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Old 21st September 2006, 03:01 PM   #1
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Default ssabripo's DIY Interconnect cables: $200 cables for 1/10 th the cost!

I've been doing these cables for a couple of years now for myself and many audio friends and family, so rather than keep explaining the procedure one on one, I've decided to post it here for you boys and girls. These interconnect cables are about the best quality you can get south of silver cables, and you wont have to sell your Pre/Pro to get them! hehehe.

Materials/Tools:

some of the tools you will need:
1) Coax Stripper: Canare TS-5C $60 or TS-100E $99 (http://www.markertek.com/SearchProdu...=TS100E&off=68)
2) Crimp Handle: Parts Express # 360-680 $15
3) Wire Stripper and cutter
4) exacto knife or blade knife
5) scissors
6) Heat gun
Click the image to open in full size. (click to enlarge)

Your materials will consist of:
1) Belden 89259 cable: the dielectric, the teflon, and the quality of copper used in this wire makes it a prime candidate for high-end cables. The outer diameter of the 89259 center conductor (.030 in.) and the nominal core OD (.135 in, also called the insulator OD) make this cable also very easy to handle.
Click the image to open in full size.

2) Canare RCAP-C4F die: this is one of the best bang for buck caps for cable endings. Gold plated ends, extremely low impedance material, and best of all, the perfect fit for the Belden 89259 cable.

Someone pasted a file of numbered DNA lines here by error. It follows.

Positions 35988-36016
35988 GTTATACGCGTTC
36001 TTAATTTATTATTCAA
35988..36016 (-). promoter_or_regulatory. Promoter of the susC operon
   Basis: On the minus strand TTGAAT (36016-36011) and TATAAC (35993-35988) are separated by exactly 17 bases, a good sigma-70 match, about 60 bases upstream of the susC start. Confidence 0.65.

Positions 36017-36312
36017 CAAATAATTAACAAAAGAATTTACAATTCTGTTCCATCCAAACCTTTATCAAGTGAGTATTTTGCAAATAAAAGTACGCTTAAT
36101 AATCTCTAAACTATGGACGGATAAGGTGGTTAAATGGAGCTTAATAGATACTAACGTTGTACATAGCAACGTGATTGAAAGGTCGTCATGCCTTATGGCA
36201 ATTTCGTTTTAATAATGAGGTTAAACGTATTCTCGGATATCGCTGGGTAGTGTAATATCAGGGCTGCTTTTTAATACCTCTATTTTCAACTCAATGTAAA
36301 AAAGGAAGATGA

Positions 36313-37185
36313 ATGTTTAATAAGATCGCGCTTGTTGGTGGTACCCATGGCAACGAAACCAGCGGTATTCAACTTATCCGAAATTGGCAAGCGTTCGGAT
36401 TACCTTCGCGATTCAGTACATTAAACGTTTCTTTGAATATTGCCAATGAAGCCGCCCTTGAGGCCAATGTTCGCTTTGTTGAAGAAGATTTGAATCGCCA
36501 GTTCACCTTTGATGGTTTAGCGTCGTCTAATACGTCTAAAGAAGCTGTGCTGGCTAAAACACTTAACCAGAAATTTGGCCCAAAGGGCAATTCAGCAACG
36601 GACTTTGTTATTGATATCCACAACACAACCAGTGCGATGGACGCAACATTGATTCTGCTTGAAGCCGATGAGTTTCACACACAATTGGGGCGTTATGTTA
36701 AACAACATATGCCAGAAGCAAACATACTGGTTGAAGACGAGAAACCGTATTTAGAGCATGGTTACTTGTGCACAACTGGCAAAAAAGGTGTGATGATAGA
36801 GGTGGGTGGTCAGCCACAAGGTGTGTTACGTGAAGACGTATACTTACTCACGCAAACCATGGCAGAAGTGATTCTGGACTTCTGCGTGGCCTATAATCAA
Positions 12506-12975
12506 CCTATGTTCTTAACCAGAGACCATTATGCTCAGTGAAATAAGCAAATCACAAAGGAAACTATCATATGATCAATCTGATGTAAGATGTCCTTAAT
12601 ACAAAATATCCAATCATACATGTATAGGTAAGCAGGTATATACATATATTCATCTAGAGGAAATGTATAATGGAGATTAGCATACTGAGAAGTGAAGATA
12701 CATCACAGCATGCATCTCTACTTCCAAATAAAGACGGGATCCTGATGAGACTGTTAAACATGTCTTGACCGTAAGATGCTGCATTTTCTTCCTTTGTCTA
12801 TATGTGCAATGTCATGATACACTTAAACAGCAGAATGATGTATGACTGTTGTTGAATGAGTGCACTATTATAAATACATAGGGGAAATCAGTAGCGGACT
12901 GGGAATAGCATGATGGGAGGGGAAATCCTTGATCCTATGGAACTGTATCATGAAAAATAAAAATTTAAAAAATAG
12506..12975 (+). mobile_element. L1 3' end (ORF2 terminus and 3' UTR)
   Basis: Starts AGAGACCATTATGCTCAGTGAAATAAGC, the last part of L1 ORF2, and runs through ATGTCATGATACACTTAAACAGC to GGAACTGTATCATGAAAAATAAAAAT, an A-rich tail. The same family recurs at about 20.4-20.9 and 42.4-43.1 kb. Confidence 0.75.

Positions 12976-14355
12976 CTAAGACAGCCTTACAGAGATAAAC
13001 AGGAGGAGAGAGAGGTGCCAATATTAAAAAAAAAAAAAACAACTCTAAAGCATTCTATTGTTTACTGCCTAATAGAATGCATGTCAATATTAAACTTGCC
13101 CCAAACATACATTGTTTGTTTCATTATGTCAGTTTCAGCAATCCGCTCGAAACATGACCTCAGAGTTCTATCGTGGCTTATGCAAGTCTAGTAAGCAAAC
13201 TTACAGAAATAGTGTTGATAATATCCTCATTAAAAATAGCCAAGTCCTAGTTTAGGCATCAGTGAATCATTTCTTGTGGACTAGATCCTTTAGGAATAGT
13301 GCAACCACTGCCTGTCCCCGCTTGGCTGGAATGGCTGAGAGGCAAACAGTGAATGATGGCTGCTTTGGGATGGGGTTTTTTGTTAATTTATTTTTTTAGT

3a) Techflex 3/8" Sleeving: This will make your cables look as good as they sound, while protecting the cable from cuts, etc. After all, you dont put cheap Goodyear's on your Porsche, do you?
3b) Belden 9259 cable: As an alternate, I've used belden 9259 cable to strip the outer mesh from it, and use that as the sleeving: it looks nicer, it protects better, and since it is non-plastic nor rubber, it has less issues with heat, etc. This is my sleeving of choice, but it is a lot of work, and most people are content when they go with option 3a.

4) 19mm HeatShrink : This is very important, as it will not only protect the ends, but keep everything tidy! You can also use 5/8" heatshrink if needed.

5) Electrical tape.
Click the image to open in full size.


Construction:

Step1
Cut the desired length of Belden 89259 cable you will be using; in this example, I have used a 3ft length per cable, and constructed 5 of them (for interconnects between the Pre/Pro and amplifier). I suggest you cut all the lengths at once. Before you start cutting, place your scissors onto the stove to heat up...you will need that for step 2 in a couple of minutes.